Notes on Software Development

Contains notes and lessons in working technology, especially .NET, Azure, DevOps, Agile, and Team Foundation Server.

Wednesday, August 22, 2018

Cosmos Change Feed and Lease Collection Use

The change feed functionality in Azure Cosmos DB is a great feature with a wide variety of uses. The change feed subscribes to changes that occur in a collection and keeps its state in another collection, called the Lease Collection. Because the minimum RUs in a collection are 400 and a single lease hardly uses 50 of the RUs, we had decided to store additional meta data documents in the same lease collection, because we could not use the Continuation Token and Sequence Number data to determine where in the stream the subscriber was (for our own monitoring purposes). Don’t do this! The change feed library will regularly scan and pull all documents in this collection and use it to balance the subscribers and therefore the more documents are in this collection, the greater the RU requirements. Our RUs were bumping against 4,000 when we finally realized what it was doing:

image

After removing our additional metadata documents, the lease collection RUs are much better (note that we have several subscribers using the same lease).

image

Now we store our meta data documents in another collection, which happily sits at around 100 RUs, while leases, as you can see above, hovers around the same.

Bottom line: don’t store anything custom in the Lease Collection of the change feed because it exponentially increases the RU requirements.

Wednesday, July 12, 2017

TFS Hosted Build Controller and .NET 4.7

If you want the TFS hosted build controller to run .NET 4.7 builds, make sure to change the default agent queue to the "Hosted VS2017" version. You can do this by editing the build definition and in the Tasks Process landing page, it is the second option, as shown below.


Sunday, June 4, 2017

Backups, Synology, and the Recycle Bin

I am a big fan of Synology products, owning their 5-bay DS1515+ NAS series (now 1517+) and the RT2600 router. The Synology software is fantastic, user-friendly, and allows additional packages to be installed, further extending the features of the product. Within the last year or so, they've greatly improved their cloud-syncing features, and the CloudSync package provides an easy way to sync files to/from Synology to cloud providers. They also have packages for syncing to other storage options (such as Amazon's Glacier storage).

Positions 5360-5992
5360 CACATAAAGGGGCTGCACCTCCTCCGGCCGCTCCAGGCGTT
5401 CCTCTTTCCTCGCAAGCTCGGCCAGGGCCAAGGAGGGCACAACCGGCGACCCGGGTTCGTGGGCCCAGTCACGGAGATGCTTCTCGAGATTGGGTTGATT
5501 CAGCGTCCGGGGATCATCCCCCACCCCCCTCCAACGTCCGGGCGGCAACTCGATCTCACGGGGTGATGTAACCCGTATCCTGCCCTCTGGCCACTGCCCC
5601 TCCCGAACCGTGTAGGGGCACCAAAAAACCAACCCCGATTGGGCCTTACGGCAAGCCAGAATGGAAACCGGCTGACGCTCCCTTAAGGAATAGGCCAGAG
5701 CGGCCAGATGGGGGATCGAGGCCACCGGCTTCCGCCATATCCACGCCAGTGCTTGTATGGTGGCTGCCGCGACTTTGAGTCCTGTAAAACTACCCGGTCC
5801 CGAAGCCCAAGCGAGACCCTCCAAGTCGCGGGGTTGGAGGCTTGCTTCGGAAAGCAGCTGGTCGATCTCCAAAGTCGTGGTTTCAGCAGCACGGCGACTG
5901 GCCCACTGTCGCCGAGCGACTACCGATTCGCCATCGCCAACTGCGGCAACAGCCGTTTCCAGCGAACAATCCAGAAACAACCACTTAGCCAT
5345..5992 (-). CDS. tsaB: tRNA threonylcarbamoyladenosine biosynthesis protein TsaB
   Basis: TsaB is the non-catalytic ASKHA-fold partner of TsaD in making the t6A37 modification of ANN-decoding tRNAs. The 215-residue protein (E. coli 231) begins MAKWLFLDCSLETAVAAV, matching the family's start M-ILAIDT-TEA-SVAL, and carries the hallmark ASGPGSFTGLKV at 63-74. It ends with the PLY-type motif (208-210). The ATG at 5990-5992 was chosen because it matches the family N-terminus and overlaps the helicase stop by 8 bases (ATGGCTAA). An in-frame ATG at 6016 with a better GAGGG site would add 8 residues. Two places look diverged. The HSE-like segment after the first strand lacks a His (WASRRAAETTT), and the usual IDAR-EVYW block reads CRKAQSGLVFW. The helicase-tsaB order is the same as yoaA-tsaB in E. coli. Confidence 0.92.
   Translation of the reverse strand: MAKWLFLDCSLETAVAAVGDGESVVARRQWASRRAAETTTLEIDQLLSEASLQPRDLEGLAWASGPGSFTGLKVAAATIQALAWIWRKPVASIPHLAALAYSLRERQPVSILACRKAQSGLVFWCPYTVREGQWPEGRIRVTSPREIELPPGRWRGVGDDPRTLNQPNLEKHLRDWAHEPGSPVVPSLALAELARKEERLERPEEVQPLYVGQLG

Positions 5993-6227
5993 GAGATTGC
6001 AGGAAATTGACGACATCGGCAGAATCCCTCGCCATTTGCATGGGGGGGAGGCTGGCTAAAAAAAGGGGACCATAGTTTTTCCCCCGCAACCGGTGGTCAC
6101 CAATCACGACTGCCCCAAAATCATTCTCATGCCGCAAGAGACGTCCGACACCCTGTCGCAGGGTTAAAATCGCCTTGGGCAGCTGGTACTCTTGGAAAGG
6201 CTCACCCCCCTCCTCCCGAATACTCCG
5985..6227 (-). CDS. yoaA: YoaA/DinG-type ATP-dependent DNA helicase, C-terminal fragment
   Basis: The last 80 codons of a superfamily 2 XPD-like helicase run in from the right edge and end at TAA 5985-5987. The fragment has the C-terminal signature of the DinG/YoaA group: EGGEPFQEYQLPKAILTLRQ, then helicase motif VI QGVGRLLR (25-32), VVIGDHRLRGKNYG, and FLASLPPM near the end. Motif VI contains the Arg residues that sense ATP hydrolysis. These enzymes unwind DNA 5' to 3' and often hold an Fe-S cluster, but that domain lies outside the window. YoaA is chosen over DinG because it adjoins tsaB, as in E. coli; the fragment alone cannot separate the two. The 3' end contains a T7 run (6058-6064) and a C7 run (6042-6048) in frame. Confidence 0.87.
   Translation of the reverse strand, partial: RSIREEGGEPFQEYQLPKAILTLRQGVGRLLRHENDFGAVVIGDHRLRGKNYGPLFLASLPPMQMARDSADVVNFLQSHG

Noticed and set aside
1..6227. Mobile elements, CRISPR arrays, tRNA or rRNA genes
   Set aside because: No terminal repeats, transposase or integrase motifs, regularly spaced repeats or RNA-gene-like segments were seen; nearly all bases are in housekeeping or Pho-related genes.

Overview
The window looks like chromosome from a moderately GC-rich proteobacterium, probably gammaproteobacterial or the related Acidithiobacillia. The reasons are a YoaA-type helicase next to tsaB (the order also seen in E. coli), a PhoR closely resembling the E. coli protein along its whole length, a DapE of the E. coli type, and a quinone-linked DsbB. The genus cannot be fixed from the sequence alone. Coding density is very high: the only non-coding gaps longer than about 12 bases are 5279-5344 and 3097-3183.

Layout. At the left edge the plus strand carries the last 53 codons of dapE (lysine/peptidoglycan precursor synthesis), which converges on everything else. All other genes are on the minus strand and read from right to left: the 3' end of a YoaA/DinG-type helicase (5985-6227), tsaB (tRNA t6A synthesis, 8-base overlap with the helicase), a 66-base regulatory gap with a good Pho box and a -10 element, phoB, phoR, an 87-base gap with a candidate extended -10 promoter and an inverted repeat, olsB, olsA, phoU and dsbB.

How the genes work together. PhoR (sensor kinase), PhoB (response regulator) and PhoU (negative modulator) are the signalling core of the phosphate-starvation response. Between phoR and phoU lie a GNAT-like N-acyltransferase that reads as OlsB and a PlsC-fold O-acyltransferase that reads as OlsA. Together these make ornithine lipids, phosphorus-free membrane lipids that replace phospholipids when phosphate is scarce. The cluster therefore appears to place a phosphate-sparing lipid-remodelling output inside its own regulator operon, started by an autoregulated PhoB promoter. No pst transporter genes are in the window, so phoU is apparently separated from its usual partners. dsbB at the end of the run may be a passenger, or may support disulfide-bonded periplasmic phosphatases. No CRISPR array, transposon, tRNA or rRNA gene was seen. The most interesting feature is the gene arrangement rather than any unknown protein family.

I had recently configured my NAS drive to backup all local files to Amazon Drive, which offers unlimited storage for $59.99 a year (plus tax). Yes, unlimited! It's a great deal. If you don't have a cloud backup location for your files, Amazon's offering is worth looking into. And they have software that you can install across different platforms so you can sync local files and directories to the cloud.

I was cleaning up the folder structure today in the Synology File Station software and accidentally deleted a root folder (yikes!). I immediately caught the error, paused the sync, but it was too late; some of the files were deleted, both on Synology and on Amazon. Fortunately, Amazon Drive has a "Recycle Bin" so I was able to recover the files. However, this made me enable a feature I had assumed was turned on in Synology: Synology's Recycle Bin. You need to verify yours is turned on too.

Navigate to the Synology Control Panel, choose the Shared Folders icon, select the appropriate folder, choose Edit, and check the "Enable Recycle Bin" option. Now if you do something terrible like deleting an important folder, at least you won't have to wait for hours to pull it back down, if you are syncing to another location.

Two lessons learned:
1. Make sure you have more than one backup. Seriously, buy some space on Amazon or another cloud provider, set up a sync, and make sure it completes. It's important!